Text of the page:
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How to create a learning environment for effective collaboration.

You might argue that every classroom is collaborative, and you would be right - collaboration in learning is nothing new. However, new technologies have radically changed the world and education has changed in response.

Michael Fullan argues that, to prepare students for a future of continuous evolution, students need deeper learning competencies, known as the "6 Cs of Education". Meaningful collaboration is critical yet traditional furniture configurations limit collaboration opportunities. Here we demonstrate how our spaces can meet the needs of a learner-led, competency and project-based curriculum.

“gone are the days where the teacher stands at the front of the room with a blackboard behind them - we’re now moving into a pedagogy that encompasses collaborative learning and students co-creating with their teacher” .

Michelle Bruitzman - Principal at St. Therese’s Primary School VIC

Prince Alfred students gravitate towards their collaboration zone.

The space to construct, critique and collaborate. 

When students collaborate, they need spaces to share ideas, and challenge opinions. They learn to listen, question, compromise, discuss and think critically, generating a feedback loop which builds community within the classroom.

Rathkeale College encourages collaboration in their STEM space.

Designing a space to facilitate all of this, while accommodating small group discussions or whole-class presentations requires some clever and flexible design thinking.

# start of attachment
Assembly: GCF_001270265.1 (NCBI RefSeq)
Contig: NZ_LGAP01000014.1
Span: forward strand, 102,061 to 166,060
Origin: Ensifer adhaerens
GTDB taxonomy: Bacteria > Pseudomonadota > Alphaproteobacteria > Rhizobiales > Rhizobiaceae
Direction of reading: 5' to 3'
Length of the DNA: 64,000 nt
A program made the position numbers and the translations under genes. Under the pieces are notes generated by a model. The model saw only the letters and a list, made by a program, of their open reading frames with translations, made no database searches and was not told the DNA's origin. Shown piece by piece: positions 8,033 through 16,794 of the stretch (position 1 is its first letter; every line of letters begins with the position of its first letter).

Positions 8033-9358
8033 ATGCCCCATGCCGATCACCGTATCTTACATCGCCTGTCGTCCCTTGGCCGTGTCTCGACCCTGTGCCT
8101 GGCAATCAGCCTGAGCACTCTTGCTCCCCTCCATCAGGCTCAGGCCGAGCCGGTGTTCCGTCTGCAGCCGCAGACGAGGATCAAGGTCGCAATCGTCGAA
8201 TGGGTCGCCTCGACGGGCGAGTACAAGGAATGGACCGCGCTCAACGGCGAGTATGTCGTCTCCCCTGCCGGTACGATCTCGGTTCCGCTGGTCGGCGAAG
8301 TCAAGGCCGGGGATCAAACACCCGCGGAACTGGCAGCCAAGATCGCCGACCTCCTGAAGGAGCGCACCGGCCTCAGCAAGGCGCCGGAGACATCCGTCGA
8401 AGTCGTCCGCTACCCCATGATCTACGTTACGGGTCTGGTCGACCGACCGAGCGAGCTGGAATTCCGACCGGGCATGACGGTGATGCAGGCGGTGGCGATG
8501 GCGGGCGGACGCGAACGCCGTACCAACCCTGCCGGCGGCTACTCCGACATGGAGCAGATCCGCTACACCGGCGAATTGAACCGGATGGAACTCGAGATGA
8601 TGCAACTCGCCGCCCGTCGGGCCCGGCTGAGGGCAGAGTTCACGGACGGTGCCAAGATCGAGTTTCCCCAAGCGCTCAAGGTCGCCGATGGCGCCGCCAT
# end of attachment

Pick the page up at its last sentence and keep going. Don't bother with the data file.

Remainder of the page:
Whiteboards are a fantastic collaborative tool for peer-to-peer learning.

An environment where everyone’s included and engaged.  

Discussion, interaction and problem-solving expose students to different perspectives and open lines of communication. Teachthought  suggest that students who collaborate retain information for longer and attain higher level thinking than those who work independently.

If you want to design a collaborative zone for a classroom, library, breakout space, common area or staffroom that encourages and facilitates this type of learning, consider the following furniture solutions:

  • Whiteboard tables for visible learning, small group work, teacher facilitation and peer-to-peer instruction. 
  • Tiered rows of chairs and stools at different heights so students can sit or stand and retain a good line of sight.
  • Flexible seating which allows students to participate in the conversation regardless of task or size of group. 
  • Room for students to present back to their colleagues. 
  • Furniture on castors so the space can be easily reconfigured for different activities. 

“it’s quite nice being able to go to your own area and work with your group, and then when you need to, you can meet up at one big table and then discuss how your pieces of the project are coming together.”

Student - Rathkeale College NZ

Grouping flexible furniture at different levels creates the perfect collaborative zone.

This collaborative zone combines a Mobile Endeavour Table with Bodyfurn Lab Stools, a Round Whiteboard Table, a Base Bench and Base Ottomans. Students can choose an elevated position at the back with direct sightlines to the whiteboard below, or sit at a lower level on ottomans or a Bodyfurn Sled Chair.

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